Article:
The Meizu m3 max is one of the latest additions to Meizu’s m3 midrange series. It’s two months old already, but we didn’t want to miss the opportunity to present this phablet to our readers, especially with the shopping season hitting some highs lately.
Instead of our usual long-form review routine, we’ll see that this review is different. Our goal was to give you our impressions in a shorter, condensed manner but without sacrificing the performance assessment and the results from the full tests we normally perform. We hope you enjoy it.
Meizu m3 max at a glance:
- Metal unibody; 6.0″ 1080p IPS display of 367ppi
- MediaTek Helio P10 chipset: octa-core processor, Mali-T860MP2 GPU, 3GB of RAM
- 13MP camera, two-tone LED flash; 1080p @30fps; 5MP front-facing camera
- 64GB of built-in storage, microSD slot
- mTouch v2.1 Home button with a fingerprint scanner
- 4,100 mAh battery, fast charging (100% in 75 minutes)
- Android Marshmallow 6.0 OS with Flyme 5.2
The m3 note fans will surely recognize in the m3 max everything that made the note popular. Besides the bigger screen, there are no apparent novelties – even the microUSB port is still in tact.
So, the m3 max is the biggest smartphone Meizu has ever done with a beefy 6″ display at 1080p resolution. Being a member of the m3 series meant it has inherited pretty much everything from its siblings and, indeed, the m3 max doesn’t offer much else than a bigger screen over the m3 note.
The retail box of the Meizu m3 max includes only the basics – a fast 24W charger plug and a microUSB cable. There are no headphones but this seems to be the trend with the Chinese phones lately.
The phablet is all-metal in the luxury kind of way – there are no big plastic strips at the back, just two tiny antenna lines. A glass covers the front with 2.5D edges – it’s probably a Dinorex T2X-1, but Meizu didn’t share any specifics.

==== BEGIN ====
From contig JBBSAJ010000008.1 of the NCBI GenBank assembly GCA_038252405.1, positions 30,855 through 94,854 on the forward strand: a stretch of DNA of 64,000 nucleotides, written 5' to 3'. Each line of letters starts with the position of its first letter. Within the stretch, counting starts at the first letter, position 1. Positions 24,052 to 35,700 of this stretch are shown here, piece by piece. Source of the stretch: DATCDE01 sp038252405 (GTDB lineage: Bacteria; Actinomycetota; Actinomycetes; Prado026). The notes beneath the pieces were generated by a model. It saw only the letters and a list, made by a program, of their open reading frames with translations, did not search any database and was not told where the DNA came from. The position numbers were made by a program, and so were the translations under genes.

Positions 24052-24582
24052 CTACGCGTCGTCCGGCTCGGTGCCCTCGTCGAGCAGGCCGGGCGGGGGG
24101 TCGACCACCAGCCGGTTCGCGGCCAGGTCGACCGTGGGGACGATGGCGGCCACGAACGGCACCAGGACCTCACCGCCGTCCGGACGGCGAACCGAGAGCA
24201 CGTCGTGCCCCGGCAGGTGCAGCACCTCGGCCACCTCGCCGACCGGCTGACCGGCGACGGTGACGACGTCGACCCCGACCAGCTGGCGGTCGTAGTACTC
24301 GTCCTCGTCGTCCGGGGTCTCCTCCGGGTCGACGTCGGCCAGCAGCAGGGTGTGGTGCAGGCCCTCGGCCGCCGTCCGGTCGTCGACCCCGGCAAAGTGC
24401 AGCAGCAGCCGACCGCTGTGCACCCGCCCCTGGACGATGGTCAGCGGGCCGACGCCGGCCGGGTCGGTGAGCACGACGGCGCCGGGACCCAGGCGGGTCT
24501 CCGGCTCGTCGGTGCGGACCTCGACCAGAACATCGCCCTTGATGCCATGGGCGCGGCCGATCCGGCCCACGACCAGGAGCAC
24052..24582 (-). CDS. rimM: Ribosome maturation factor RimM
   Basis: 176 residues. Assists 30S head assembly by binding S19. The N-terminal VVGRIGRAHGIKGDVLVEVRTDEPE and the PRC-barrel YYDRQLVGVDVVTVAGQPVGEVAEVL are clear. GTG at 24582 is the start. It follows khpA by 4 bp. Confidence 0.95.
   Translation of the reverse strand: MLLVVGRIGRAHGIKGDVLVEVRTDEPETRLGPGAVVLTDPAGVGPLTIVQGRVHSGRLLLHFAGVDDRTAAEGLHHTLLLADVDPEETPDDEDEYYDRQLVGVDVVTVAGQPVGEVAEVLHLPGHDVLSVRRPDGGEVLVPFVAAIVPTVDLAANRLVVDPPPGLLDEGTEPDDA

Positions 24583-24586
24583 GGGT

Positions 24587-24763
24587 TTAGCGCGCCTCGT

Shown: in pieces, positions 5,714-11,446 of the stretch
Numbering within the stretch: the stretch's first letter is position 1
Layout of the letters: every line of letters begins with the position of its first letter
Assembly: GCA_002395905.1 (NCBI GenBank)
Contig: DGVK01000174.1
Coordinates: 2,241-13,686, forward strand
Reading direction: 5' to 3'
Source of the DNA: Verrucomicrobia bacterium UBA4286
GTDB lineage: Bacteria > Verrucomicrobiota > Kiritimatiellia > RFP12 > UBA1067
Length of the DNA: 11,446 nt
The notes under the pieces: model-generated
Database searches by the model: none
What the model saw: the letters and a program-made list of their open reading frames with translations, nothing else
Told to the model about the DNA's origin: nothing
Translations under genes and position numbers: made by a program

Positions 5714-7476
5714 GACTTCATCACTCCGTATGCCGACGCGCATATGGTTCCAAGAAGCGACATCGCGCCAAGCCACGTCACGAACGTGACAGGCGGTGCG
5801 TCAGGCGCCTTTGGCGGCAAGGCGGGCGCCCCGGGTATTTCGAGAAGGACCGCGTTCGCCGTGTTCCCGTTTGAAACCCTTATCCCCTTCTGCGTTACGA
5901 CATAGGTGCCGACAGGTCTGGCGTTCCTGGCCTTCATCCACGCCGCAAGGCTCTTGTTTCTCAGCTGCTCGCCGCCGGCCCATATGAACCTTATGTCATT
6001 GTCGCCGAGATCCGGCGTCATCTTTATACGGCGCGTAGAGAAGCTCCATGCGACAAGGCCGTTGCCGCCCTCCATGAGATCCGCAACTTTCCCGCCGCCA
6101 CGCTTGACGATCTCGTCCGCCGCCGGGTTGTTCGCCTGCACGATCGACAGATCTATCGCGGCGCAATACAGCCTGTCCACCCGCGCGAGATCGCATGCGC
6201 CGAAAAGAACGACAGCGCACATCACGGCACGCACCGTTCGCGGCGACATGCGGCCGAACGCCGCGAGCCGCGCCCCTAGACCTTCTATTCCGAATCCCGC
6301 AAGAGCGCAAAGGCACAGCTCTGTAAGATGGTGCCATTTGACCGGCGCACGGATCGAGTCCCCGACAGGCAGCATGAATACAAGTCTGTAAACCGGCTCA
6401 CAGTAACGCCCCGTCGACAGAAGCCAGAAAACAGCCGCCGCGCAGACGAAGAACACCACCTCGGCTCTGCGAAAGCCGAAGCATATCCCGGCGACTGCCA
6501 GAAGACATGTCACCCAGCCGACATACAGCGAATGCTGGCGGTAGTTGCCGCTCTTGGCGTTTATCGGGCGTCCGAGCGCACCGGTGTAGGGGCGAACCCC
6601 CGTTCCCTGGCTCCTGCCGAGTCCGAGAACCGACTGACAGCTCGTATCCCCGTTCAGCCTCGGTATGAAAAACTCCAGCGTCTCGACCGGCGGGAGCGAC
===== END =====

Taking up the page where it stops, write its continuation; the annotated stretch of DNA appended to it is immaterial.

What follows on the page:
The 6.0″ screen has an IPS matrix of 1080p resolution or in other words 367ppi density. Its viewing angles are close to perfection, very wide and with no color distortion, though its sunlight legibility is about average with a score of 2.447.
The 6″ display has a maximum brightness of 450 nits and an excellent contrast at 1:976. The last good surprise came with the color rendering – the phone offers very accurate color representation out of teh box with average DeltaE of 4.4.
|Display test||100% brightness|
|Black, cd/m2||White, cd/m2||Contrast ratio|
|Meizu m3 max||0.46||449||976|
|Meizu m3 note||0.52||425||816|
|Meizu m1 note||0.65||562||867|
|Meizu m1 metal||0.50||390||780|
|Sony Xperia XA Ultra||0.50||531||1071|
Below the screen is the iconic for the Meizu phones all-in-one mTouch key. It offers touch functionality as well as a press action like a regular button. Finally, it has an embedded fingerprint scanner though it’s not of the always-on variety.
The m3 max has the same 4,100 mAh battery as the m3 note, and it scored an excellent 100-hour endurance rating in our battery test. The battery supports MediaTek’s Pump Express 3.0 rapid charging, and the supplied charger has a maximum power output of 24W.
Meizu m3 max is a dual-SIM phone, but it uses a hybrid slot so you would have to make the choice of either a second SIM or a microSD card. The phone comes with 64GB storage, though, so you probably won’t need the memory card option.
Finally, the m3 max has a single speaker at its bottom, and its loudness turned out good. It isn’t the loudest around, but on a positive note, its output quality is clean, crisp, and with deep enough bass.
Source by gsmarena…